Prison officials wise to block inmate use of Facebook accounts

Keeping a lid on inmate communication is essential to maintaining order in prisons.

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The Washington state Department of Corrections officials are wisely taking action to get Facebook to take down inmates' personal pages.

The move is essential to help maintain order in the state's correctional institutions. And, more importantly, it serves to keep state prisons safer.

Facebook, like any communication, could be used to pass along information to or from an inmate that could be used to hatch an escape attempt or plot an act of violence or maintain criminal networks and contacts outside of prison.

Ironically, asking Facebook to disable inmates pages shouldn't be necessary since inmates are forbidden from possessing or using cellphones. They are also not allowed to use the Internet on prison computers.

But a few inmates always seem to find a way to get cellphones into prisons. Over the past year, corrections officers have confiscated about 40 contraband cellphones from prisoners, said DOC spokesman Chad Lewis.

The California Department of Corrections and Rehabilitation agreed in August to take down inmates' pages, so we would hope it would also be done for Washington (and, frankly, every other state).

Inmates having active Facebook pages is a problem for the prison system even if inmates don't have access.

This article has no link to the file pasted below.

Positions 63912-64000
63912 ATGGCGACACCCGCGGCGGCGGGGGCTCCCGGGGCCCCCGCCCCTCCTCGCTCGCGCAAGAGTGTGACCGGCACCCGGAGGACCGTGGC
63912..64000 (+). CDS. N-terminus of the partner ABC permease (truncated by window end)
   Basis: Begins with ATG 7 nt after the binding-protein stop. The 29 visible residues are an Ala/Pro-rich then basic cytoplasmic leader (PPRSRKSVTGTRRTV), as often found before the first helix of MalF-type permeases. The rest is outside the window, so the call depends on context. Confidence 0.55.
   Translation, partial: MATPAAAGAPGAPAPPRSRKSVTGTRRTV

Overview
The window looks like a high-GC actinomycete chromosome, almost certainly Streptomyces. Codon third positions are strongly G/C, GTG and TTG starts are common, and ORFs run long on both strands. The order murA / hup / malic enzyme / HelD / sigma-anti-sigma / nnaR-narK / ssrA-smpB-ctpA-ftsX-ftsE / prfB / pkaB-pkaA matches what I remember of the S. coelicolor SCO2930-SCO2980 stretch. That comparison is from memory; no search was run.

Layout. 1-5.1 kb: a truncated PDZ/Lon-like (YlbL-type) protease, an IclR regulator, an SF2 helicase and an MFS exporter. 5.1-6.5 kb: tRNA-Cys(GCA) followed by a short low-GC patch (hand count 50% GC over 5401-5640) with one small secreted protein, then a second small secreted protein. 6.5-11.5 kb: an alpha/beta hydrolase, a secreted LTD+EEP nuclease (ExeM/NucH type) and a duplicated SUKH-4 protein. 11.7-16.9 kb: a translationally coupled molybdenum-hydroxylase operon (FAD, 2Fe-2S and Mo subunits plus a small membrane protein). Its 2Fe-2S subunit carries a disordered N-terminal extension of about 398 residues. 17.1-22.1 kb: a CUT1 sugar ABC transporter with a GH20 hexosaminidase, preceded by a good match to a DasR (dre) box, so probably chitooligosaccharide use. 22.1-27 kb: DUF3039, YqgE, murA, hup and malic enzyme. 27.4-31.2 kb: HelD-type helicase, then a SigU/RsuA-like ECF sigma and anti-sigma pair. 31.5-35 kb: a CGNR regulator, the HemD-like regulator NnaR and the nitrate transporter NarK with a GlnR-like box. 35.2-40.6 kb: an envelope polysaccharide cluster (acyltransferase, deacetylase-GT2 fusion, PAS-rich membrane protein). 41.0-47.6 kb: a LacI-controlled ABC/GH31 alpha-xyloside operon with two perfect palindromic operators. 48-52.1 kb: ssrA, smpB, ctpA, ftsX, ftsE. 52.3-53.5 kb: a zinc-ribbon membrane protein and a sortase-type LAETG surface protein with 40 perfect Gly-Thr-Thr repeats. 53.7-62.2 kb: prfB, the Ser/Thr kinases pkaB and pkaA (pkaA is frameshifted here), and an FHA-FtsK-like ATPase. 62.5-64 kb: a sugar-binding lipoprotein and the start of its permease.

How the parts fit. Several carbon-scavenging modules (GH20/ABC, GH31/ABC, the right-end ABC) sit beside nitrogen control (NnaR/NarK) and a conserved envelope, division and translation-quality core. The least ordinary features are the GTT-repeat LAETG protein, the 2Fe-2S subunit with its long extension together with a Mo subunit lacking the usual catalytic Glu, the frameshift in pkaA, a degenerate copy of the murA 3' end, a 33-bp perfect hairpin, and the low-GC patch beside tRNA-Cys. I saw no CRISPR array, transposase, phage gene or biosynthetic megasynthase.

Corrections staff believe that family or friends of inmates are keeping their accounts going from outside prison, Lewis said. Facebook should want to stop this since this is a violation of a its policy prohibiting anyone else from using another person's account.

"We think most of the time if an offender's Facebook status is updated it's a family member or a friend updating it," Lewis said. "The indication has not been that anything illegal has been done. It has mostly been males trying to communicate with their wives or girlfriends or sharing naughty photos."

Department of Corrections investigators must still spend time monitoring those Facebook accounts just as they scour inmate letters, listen in on phone calls and check the highly secured instant-messaging system that prisoners are allowed to use to communicate with a specific list of people.

Beyond all that, inmates are in prison as a punishment. They have lost their freedom, which means they should not be able to communicate with friends or family without monitoring.

Let's hope the step being taken work to curb this concern. If not, then perhaps the Legislature needs to take action to make internet or cellphone communication while an inmate a crime punishable by additional prison time.

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